Oklahoma State is suing New Mexico State over use of a logo "confusingly similar" to OSU's famed Pistol Pete mascot, KRQE News 13 in Albuquerque reported Wednesday. OSU says it has used the logo since the 1920s and since trademarked it, as it depicts Stillwater-area lawman Frank Eaton.
NMSU initially paid royalties to OSU when it decided to also use the Pistol Pete logo in the 1950s. Oklahoma State has asked New Mexico State to "cease and desist from its infringement," though the logo hasn't been NMSU's primary one since 2005. At that point, the Aggies adopted "Lasso Larry" as part of a university re-branding effort.
After that decision was met with widespread disdain -- "Who brings a lasso to a gunfight?" was a popular refrain from students and alumni -- the university changed course and went to its current Pistol Pete logo that still bares various similarities to Oklahoma State's.
In a statement, New Mexico State said it is working with Oklahoma State to reach an amenable solution:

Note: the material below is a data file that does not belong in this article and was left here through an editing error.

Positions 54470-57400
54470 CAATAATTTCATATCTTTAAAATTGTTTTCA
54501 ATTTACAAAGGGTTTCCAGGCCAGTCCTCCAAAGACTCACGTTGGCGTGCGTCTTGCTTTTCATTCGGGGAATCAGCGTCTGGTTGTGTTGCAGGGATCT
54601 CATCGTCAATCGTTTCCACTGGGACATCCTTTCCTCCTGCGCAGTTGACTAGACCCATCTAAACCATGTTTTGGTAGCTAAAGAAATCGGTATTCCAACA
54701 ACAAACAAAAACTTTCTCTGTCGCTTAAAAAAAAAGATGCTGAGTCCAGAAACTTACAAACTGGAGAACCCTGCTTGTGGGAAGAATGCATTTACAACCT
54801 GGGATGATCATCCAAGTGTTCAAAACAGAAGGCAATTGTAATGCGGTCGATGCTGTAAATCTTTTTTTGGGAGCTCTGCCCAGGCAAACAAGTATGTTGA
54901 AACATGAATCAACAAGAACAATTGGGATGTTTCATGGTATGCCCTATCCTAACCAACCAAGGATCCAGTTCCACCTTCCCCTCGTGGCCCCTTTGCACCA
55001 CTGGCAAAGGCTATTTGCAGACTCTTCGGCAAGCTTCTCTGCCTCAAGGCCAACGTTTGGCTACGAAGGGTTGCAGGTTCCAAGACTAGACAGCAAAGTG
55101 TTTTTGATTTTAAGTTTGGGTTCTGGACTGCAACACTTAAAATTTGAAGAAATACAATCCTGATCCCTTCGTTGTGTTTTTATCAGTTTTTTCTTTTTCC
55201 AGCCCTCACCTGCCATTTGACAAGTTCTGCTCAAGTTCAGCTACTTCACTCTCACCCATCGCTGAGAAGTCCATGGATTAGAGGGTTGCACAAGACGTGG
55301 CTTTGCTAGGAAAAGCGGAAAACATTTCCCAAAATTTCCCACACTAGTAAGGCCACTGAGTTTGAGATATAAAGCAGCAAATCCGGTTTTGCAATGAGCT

"We have just learned that OSU has filed a lawsuit claiming it has exclusive rights to the character some call Pistol Pete and which we here at NMSU call Classic Aggie. The basic character has served as mascots for both schools -- OSU and NMSU -- for many decades. We were surprised that OSU took this step, but are in communication with its legal and academic representatives and are confident that good sense will prevail and that this court action will lead to an agreement that will allow both schools to carry on their respective uses of characters that are part of their academic and athletic traditions."
A legal logo battle isn't new territory for Oklahoma State, which fought with Wyoming over another Pistol Pete likeness in the late-'80s and early-'90s before deciding they could both share similar mascots. Interestingly enough back then, Wyoming applied for its Pistol Pete trademark in 1989 11 days before Oklahoma State, but the federal government first granted OSU's trademark.